Sunday, 8 December 2013
Boil the kettle and make yourself a cuppa tea. In addition to this, make a cup of fresh jasmine tea, courtesy of your flatmate. Whilst it is brewing, take a punnet of Lidl's finest purple plums, wash, half them and de-stone.
Pop the plums in a small pan with cinnamon stick, star anise, whole cloves, zest and juice of a Satsuma; add a splash (a cup?) of pomegranate juice and the jasmine tea - without the spent leaves, obviously. The liquid should just cover the fruit. Bring to a gentle simmer, cover with a lid and bubble.
When the plums are soft but not disintegrating, turn of the heat and just allow to infuse. The smell is fab and the colour vibrant red/pink. Add sugar/honey to taste.
Oh don't forget to finish making your own cuppa tea, otherwise it will have stewed.
Saturday, 7 December 2013
Tuesday, 3 December 2013
|Shorter. And Yellow car...|
What could possibly go wrong?
By the pretty route.
probably the Forum which we initially found through a gap in a fence before realising there was a fabulous walkway that took is right through the whole area. I'm not sure how long we wandered and explored but, as ever, we were almost devoid of company from hoardes of tour groups so it was beautifully relaxed.
Eventually we headed towards the Piazza di Trevi in almost exactly the
|Trevi, one last look|
The piazza was of course much quieter than the day before so we sat a while relaxing before heading off on the important job of locating something that was suitable. Even this went surprisingly well. Eventually we turned back with a vague idea of finding a spot for an early lunch. This would have been a leafy piazza near the Trevi if it hadn't been that they didn't start lunch outside until 12:30.
We'd decided on an al fresco lunch nothing else would do.
We passed several places, but none had the ambience I sought, until that is a flash of inspiration struck, there were several restaurants in the Piazza della Rotonda by the Pantheon, perfect! And only a few minutes away.
It was idyllic.
Eventually the tick of time reminded me that we needed to head back to our
The upside was we discovered the secret to not being hassled by restaurant touts was to be stuffing your face. Who knew? The walk back was relatively direct with only a little bit of a diversion and even that was to make it easier to pick up the essential faux centurion outfit.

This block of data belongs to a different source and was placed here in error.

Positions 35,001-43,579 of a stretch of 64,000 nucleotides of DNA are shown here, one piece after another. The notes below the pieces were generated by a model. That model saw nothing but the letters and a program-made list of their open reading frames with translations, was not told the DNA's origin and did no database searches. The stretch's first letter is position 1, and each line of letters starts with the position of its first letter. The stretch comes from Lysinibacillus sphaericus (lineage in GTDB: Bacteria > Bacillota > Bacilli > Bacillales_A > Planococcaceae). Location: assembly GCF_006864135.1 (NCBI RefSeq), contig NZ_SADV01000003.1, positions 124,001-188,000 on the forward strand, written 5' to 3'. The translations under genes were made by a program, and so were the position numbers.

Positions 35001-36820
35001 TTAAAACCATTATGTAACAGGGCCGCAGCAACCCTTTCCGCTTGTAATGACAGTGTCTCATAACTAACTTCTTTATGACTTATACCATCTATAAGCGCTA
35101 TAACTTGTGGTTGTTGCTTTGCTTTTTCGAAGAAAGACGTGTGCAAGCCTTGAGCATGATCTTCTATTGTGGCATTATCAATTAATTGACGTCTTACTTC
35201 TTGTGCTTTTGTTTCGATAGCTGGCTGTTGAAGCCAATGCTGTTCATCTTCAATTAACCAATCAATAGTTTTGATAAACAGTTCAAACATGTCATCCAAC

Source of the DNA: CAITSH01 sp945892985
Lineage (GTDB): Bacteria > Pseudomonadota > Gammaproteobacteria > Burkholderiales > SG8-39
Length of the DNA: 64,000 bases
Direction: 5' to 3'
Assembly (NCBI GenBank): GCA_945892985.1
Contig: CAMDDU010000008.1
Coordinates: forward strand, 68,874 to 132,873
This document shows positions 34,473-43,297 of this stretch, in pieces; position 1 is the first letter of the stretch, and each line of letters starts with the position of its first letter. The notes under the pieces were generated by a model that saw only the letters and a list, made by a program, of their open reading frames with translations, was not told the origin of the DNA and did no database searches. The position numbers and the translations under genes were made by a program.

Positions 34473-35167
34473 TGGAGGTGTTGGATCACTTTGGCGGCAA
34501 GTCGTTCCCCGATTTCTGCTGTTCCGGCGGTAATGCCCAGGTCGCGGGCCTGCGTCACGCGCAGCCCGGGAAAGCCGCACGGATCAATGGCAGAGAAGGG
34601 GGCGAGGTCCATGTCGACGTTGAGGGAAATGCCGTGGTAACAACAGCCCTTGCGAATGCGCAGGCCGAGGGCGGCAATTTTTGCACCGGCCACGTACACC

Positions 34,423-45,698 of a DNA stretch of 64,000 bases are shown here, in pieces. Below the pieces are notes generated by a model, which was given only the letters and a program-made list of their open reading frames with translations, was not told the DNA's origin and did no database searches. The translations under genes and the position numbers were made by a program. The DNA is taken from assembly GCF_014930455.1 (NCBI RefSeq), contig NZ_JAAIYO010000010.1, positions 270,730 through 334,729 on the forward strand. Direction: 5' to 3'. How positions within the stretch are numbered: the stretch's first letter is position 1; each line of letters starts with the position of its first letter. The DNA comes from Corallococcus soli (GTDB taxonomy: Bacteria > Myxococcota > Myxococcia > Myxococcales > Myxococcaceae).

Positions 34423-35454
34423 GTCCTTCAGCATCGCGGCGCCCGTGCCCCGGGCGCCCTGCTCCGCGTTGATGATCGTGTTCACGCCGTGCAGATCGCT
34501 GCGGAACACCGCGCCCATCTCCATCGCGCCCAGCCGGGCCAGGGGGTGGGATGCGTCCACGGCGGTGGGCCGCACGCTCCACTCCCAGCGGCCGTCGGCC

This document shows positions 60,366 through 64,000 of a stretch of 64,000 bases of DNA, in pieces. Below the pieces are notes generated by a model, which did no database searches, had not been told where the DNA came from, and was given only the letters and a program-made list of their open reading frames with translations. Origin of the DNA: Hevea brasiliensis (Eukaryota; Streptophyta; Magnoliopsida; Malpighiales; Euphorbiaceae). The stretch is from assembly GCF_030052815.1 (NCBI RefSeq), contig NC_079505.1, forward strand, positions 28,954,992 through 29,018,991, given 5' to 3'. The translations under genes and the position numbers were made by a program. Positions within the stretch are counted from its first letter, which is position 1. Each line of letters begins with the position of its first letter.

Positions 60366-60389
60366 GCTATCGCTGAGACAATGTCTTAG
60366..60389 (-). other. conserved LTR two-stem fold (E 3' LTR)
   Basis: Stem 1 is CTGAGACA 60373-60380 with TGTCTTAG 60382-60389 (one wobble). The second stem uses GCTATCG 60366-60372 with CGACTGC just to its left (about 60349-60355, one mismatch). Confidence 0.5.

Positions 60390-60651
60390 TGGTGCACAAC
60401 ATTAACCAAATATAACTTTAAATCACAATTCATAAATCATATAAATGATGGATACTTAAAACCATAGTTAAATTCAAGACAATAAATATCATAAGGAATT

I managed not to actually growl.
So anyway, the airport is having a bit of remodelling. This means that we had to go to terminal 1 to check in but back to terminal 3 for our gate. It's around about a squillion miles away. But that's okay, we still had bags of time.
And there's the rub, there is no punchline, no "oops" moment, no chaos. We got to our gate, we sat for a while, the loos were clean and we boarded without a single scrap of drama.
Which was quite perfect.
I was a little more miffed getting back. As we left the sky ramp we were "greeted" by two official people that were obviously checking something. So I had my boarding pass and passport in hand to see what they said as we had *no* idea. It wasn't until one of them barked passport that I realised. So this is new. And as I said to the rude idiot, it really would have been helpful if you'd indicated we needed to show our passports there.
Because we still had to do it at border control.
Seriously, WTAF? As the elder offspring pointed out when he flew back to the UK via Manchester a few weeks ago they didn't have the same thing. Is this Her Majesty's finest just making all visitors and returning citizens feel as welcome as possible?
And then I got to border control. So I presented my passport, already irritated at doing it again and...
Official: Looks at passport, looks at me, looks at passport, looks at me...
Official: Are you sure this is you?
Me: Err, yes.
Official: Raised eyebrow
Me: It's ten years old and I've changed a bit...
To be fair she was really nice. And it's true I have changed quite a lot as anyone who knows me closely enough to have seen my passport will attest! So we were back in Blighty and all we had to do was get home. Via the Piccadilly line. Joy. And reminders of all that makes this fair country of ours so tedious to live in...
So what of Rome? It's been years since I was last there and I'm glad I went back, more importantly I'm glad I could take me eldest there and imbibe him with the chaotic joy of Contrary Touring. I don't miss the beggars, but I did remember quickly how easy it was to blank them out. But I will miss, until the next time, the unadulterated pleasure of turning every corner and seeing something that simply makes you say...